Alex Kaplan, Partner at Proskauer, said it was clear that the letter from Senators Tillis and Coons represented a proactive response to the potential concerns of the Fourth Estate decision.

Kaplan said that the letter should be “comforting” to copyright owners in that it not only demonstrates concern about how court decisions affect IP rights, but because it presses the Copyright Office to expedite the registration process.

“While asking the Copyright Office to return to a processing time of one to two weeks seems a lofty goal, Congress is forcefully pushing the Copyright Office to greatly cut down on the timeframe to issue or deny registrations, and offering the Office the opportunity to request the funding necessary to do so,” Kaplan said.

Jim Hough, Partner at Morrison & Foerster, indicated that some positive changes could be accomplished through Congressional action without major budgetary appropriations. “Whether Fourth Estate will result in a substantial uptick in the pace of copyright registrations remains to be seen, but many have predicted that it will, and I think it is sensible for Congress to be concerned about whether the Copyright Office has plans to deal with the fallout,” he said. Hough also noted that Congress has a number of tools at its disposal if it does indeed conclude that the Fourth Estate decision will have an adverse impact on copyright owners’ ability to protect their rights:

“Congress can fix the problem easily by either increasing the Copyright Office budget to reduce processing times, or by amending 411(a) to clarify that a copyright owner may commence litigation upon delivering an application for copyright registration to the Copyright Office. Since the latter fix would not cost any money, I suspect that may be more appealing than the former.”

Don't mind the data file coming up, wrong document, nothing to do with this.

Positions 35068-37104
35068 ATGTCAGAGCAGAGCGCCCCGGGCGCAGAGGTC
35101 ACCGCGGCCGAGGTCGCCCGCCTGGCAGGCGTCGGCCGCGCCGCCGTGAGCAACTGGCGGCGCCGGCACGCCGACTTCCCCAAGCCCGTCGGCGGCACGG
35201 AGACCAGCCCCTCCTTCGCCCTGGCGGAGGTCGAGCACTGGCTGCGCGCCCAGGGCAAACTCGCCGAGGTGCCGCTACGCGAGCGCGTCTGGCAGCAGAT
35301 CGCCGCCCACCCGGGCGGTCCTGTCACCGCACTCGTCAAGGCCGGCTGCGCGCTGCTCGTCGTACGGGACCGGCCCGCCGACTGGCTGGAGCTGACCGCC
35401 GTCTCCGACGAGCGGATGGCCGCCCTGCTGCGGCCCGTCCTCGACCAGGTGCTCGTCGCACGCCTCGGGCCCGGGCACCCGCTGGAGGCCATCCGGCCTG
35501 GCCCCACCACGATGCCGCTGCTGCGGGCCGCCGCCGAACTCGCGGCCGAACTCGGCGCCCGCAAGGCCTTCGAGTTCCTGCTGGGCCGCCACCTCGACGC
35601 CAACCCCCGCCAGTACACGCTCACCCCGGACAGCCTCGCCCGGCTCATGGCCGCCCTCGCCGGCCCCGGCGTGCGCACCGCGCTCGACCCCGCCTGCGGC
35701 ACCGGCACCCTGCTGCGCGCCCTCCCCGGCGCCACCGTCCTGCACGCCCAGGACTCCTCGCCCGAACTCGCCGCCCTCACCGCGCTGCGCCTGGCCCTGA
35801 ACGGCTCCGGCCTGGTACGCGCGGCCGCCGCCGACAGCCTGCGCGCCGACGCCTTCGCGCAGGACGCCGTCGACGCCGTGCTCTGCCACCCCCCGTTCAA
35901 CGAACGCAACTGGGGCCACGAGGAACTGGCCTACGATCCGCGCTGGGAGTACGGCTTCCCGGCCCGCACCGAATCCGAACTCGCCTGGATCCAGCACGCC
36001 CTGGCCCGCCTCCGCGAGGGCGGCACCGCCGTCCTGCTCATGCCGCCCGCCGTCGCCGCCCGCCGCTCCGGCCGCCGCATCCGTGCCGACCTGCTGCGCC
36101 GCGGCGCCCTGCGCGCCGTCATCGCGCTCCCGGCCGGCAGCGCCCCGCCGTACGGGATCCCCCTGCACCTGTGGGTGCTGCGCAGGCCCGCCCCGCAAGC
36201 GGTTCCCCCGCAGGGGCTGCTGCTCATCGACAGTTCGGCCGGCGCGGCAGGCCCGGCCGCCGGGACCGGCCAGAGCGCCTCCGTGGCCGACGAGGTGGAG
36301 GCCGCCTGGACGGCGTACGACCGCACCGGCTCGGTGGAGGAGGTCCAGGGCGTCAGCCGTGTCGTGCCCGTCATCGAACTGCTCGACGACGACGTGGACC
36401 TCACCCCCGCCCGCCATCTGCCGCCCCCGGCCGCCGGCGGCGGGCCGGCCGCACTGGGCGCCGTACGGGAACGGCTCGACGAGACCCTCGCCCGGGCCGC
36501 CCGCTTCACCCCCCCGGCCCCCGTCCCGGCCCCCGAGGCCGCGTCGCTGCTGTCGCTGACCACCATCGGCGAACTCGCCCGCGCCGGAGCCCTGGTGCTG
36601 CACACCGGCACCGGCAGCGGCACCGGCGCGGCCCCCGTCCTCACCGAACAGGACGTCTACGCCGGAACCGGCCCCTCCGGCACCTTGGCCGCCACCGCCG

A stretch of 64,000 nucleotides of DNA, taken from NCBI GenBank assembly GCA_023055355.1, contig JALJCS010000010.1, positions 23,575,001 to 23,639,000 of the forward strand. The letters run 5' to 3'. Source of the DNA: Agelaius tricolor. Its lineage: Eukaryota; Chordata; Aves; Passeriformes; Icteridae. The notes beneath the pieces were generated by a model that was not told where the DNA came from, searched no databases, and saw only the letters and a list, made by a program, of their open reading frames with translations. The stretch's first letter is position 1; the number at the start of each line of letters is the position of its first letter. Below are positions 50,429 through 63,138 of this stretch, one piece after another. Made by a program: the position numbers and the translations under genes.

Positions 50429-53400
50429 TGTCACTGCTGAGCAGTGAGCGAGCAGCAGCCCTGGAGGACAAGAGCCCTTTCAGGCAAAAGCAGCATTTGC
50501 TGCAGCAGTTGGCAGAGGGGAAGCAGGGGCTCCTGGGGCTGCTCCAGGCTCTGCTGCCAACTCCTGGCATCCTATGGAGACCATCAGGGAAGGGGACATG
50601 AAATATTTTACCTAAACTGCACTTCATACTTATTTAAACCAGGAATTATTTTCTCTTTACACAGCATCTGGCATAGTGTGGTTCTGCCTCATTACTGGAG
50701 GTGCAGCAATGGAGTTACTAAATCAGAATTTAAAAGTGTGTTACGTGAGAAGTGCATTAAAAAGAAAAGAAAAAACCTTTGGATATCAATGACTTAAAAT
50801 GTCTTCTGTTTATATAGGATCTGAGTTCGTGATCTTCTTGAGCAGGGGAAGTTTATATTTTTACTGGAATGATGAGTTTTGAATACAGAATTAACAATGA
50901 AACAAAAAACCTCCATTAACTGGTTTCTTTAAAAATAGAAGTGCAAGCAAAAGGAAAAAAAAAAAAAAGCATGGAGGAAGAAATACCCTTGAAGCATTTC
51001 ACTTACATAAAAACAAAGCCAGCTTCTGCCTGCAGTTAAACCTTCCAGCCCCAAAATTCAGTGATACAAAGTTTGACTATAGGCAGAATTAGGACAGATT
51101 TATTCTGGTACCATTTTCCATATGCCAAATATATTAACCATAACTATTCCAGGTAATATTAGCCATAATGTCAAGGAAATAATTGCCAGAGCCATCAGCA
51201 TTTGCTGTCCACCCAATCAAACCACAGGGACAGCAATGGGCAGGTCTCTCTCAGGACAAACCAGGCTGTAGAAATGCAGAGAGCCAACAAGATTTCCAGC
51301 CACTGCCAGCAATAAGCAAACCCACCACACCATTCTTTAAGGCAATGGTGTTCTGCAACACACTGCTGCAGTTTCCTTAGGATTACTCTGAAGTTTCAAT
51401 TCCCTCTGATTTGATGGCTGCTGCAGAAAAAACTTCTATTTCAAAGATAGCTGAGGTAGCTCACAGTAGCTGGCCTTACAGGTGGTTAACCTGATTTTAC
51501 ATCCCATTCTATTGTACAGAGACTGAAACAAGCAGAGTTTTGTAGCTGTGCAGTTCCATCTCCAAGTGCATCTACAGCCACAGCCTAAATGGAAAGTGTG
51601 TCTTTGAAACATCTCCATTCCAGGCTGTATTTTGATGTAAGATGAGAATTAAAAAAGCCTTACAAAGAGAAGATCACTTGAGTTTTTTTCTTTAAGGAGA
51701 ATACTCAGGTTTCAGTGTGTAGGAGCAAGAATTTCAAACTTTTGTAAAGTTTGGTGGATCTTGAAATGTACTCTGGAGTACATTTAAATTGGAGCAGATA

Although the Fourth Estate decision creates new Supreme Court precedent that all circuit courts will follow, it doesn’t drastically change the situation for creators who want to prevent infringing uses of their work, according to Gene Markin, Shareholder at Stark & Stark:

“I do not believe the decision hinders the enforcement of intellectual property rights,” said Markin. “It merely creates a condition precedent for filing an infringement lawsuit, which has existed in many jurisdictions prior to the Supreme Court’s decision.”

Markin added that the decision makes clear what practitioners need to do in order to effectively enforce their rights:

“Any copyright owner concerned about potential infringement should file for and obtain a certificate of registration prior to publication or commercial dissemination of the subject work. Any owner who does not have a registration but learns of infringement should send the infringer a cease and desist letter at the same time as filing its application for infringement. If the owner wants to be able to file suit sooner rather than later, then he can take advantage of the Copyright Office’s expedited registration procedure, which for an extra fee will result in a registration being issued within a few days or weeks.”


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Join the Discussion

One comment so far.

  • [Avatar for mike]
    March 27, 2019 03:32 pm

    Does submitting an application for copyright registration toll the statute of limitations for bringing legal action against an infringer? Or more generally, what can a copyright owner potentially lose during the time it takes the copyright office to review an application and issue the registration?